by Wayne Stapleton
NAB VP of Cross-Cultural Engagement
When I was on staff at Grace Community Church in Detroit, Michigan, I loved how the church leadership pursued having a worship stage that reflected the diversity of church attendees. There was a significant African American population at the predominantly White church. I was the only African American pastor on a staff with four other pastors and other shepherding leaders. But on any given Sunday, you could tell during the time of singing praises that this was a community that embraced not being mono-cultural. While many churches have varying degrees of racial and cultural diversity, it is not always clear how much this diversity is embraced, especially at the front of the worship center.
It isn’t and has not always been this way. American church history reveals cases in which segregation in worship was enforced, even inside the sanctuary while worshiping Jesus. And thus, in many cases separate church denominations were birthed to serve those treated as second class citizens.
It is still hard to imagine two men praying in a church and being told to stop. Yet that is exactly what happened in St. George’s Church, an interracial Methodist church in Philadelphia, Pennsylvania. On a Sunday in 1792, Black ministers Richard Allen and Absalom Jones went into St. George’s to worship Jesus. As Jemar Tisby writes in The Color of Compromise, “Unknowingly, (Allen and Jones) took seats reserved for white parishioners and thus violated the segregated seating arrangements. They knelt to pray but one of the church’s white trustees soon interrupted them. Allen recounts this episode in his biography:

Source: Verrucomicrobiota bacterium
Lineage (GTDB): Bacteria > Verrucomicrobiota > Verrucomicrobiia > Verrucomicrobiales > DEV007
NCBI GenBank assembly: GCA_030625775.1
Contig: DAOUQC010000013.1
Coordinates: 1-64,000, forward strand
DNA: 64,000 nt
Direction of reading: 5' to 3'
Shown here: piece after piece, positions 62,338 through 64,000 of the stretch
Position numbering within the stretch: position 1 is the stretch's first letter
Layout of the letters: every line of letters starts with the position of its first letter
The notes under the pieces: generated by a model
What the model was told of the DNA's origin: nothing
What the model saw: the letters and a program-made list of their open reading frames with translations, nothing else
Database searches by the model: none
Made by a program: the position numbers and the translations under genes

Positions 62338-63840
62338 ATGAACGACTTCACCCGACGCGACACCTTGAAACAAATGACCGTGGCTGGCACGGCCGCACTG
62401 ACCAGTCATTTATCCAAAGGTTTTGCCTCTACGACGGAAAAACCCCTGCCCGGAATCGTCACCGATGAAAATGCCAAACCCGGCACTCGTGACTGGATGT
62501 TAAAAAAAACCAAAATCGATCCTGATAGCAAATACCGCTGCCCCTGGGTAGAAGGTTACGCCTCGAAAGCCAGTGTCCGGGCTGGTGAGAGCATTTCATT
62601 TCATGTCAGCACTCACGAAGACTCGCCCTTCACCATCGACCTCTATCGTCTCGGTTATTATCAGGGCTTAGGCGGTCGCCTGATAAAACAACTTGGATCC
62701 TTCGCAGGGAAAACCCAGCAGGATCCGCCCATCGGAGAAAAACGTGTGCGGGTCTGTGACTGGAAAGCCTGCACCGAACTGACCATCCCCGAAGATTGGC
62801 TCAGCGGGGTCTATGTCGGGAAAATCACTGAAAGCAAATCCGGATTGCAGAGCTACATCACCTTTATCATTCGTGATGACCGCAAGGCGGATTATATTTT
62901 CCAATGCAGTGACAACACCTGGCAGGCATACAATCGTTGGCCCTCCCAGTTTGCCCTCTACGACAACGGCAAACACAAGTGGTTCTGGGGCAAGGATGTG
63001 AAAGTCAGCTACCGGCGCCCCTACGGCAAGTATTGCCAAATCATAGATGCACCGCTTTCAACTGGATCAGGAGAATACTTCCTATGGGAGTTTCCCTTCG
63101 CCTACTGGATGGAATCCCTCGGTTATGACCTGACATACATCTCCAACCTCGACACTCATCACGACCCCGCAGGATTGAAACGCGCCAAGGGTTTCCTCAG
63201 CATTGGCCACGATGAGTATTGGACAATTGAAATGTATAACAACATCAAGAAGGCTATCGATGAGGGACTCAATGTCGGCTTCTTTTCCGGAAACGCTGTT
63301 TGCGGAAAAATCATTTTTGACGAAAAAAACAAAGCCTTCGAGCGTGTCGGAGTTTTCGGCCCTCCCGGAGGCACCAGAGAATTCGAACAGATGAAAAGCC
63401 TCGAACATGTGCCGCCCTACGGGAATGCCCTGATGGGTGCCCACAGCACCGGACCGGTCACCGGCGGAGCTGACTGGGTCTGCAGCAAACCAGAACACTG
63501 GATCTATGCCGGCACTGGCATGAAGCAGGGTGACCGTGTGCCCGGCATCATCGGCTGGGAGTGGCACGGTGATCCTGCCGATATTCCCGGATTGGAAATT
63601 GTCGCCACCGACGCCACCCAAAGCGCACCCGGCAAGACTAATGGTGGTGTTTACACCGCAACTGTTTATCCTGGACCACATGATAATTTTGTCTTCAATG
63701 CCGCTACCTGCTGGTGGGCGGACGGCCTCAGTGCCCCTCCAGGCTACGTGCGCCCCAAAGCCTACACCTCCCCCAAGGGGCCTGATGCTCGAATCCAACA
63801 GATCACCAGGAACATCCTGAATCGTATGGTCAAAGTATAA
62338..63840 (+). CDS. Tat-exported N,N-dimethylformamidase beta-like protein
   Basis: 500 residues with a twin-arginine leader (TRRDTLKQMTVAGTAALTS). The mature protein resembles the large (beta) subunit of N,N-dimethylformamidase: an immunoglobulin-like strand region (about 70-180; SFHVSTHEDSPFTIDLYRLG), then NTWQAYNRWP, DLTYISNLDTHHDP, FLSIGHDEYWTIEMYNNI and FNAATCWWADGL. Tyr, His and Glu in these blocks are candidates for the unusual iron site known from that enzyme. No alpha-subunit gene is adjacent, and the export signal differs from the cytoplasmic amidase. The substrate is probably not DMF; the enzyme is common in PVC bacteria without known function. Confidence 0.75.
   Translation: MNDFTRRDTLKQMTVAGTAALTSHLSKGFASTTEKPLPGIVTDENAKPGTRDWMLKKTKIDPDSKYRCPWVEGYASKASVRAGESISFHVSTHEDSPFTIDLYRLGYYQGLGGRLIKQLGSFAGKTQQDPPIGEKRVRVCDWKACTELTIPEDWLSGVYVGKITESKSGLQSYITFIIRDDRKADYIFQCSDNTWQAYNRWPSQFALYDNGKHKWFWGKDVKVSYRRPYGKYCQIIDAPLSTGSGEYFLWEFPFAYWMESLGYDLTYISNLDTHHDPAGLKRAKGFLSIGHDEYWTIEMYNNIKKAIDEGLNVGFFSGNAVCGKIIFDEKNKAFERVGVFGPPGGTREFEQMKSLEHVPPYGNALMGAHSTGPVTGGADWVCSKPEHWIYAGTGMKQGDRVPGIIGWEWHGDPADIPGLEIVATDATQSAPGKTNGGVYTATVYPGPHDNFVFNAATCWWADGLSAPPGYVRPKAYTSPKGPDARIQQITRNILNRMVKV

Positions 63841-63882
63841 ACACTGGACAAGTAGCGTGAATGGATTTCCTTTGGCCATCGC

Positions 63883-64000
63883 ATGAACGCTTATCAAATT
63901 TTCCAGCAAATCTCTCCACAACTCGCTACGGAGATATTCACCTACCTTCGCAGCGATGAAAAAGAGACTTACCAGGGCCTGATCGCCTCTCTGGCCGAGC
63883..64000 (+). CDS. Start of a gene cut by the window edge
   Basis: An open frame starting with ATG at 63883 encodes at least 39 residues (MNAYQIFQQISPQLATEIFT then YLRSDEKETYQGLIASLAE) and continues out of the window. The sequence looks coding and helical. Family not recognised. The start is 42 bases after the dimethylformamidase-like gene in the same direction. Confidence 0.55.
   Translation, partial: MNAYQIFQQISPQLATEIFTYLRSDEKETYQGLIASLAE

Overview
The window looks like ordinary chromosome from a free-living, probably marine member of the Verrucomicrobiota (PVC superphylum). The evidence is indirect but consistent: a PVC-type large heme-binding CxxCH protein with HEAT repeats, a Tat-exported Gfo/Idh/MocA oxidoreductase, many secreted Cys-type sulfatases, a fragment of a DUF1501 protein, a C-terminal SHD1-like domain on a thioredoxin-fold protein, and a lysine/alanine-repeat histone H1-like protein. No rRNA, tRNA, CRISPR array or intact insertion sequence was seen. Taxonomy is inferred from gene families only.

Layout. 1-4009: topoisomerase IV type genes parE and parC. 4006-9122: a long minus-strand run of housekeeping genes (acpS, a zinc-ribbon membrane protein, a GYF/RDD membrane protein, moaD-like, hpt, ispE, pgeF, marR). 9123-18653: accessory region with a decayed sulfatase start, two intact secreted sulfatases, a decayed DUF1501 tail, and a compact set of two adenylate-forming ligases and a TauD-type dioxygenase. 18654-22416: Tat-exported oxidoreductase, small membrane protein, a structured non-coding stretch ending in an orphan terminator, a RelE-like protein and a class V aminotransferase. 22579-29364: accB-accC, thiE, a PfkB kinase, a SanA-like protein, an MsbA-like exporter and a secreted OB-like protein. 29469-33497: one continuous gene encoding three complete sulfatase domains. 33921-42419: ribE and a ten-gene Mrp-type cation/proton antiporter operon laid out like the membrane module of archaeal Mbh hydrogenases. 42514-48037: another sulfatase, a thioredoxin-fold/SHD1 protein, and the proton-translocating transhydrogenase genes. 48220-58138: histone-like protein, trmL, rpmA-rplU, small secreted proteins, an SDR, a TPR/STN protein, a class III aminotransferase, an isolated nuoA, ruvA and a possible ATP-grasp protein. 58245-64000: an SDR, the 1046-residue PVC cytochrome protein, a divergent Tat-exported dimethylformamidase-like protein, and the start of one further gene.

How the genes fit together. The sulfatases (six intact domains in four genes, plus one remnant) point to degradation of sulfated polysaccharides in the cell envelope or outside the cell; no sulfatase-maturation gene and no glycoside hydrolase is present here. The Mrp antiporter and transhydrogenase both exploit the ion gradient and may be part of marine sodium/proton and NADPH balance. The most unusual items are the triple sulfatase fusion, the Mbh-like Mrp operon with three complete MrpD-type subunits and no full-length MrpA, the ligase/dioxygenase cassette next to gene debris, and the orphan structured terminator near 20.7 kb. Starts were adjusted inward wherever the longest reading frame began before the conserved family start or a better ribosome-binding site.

We had not been long upon our knees before I heard considerable scuffling and low talking. I raised my head up and saw one of the trustees, H— M—, having hold of the Rev. Absalom Jones, pulling him up off of his knees and saying, ‘You must get up — you must not kneel here.’ Mr. Jones replied, ‘wait until prayer is over.’ Mr. H— M— said ‘no, you must get up now, or I will call for aid and I force you away.’ Mr. Jones said, ‘wait until prayer is over, and I will get up and trouble you no more’” (pg. 53–54).
The trustees continued to demand that Jones leave. Another trustee came up to help pull Jones and Allen up off their knees. Allen recalled, “We all went out of the church in a body, and they were no more plagued with us in the church.” How tragic that members of the body of Christ would treat one another in this way.
As it turns out, Allen and his friends later met with an elder from the church who “discouraged them from raising money to build their own sanctuary and threatened them with church discipline” (p. 54). But this did not stop them. With his own money and a plot of land he owned, Allen helped found Bethel African Church in Philadelphia in 1794. In 1816, Allen helped found the African Methodist Episcopal denomination, becoming its first bishop. This is an example of an African American denomination that was born out of discrimination and enforced segregation.
Let us take this story and turn the light of investigation onto our own church communities. Surely no one would be turned away from praying in our own churches (right?), but how might history help us examine ourselves? Are we willing to ask tough questions of our own church communities regarding diversity and inclusion? Is there accepted yet less formal segregation inside the church? Are there barriers to church participation and levels of leadership for some of our attendees? What might Jesus want for our congregations?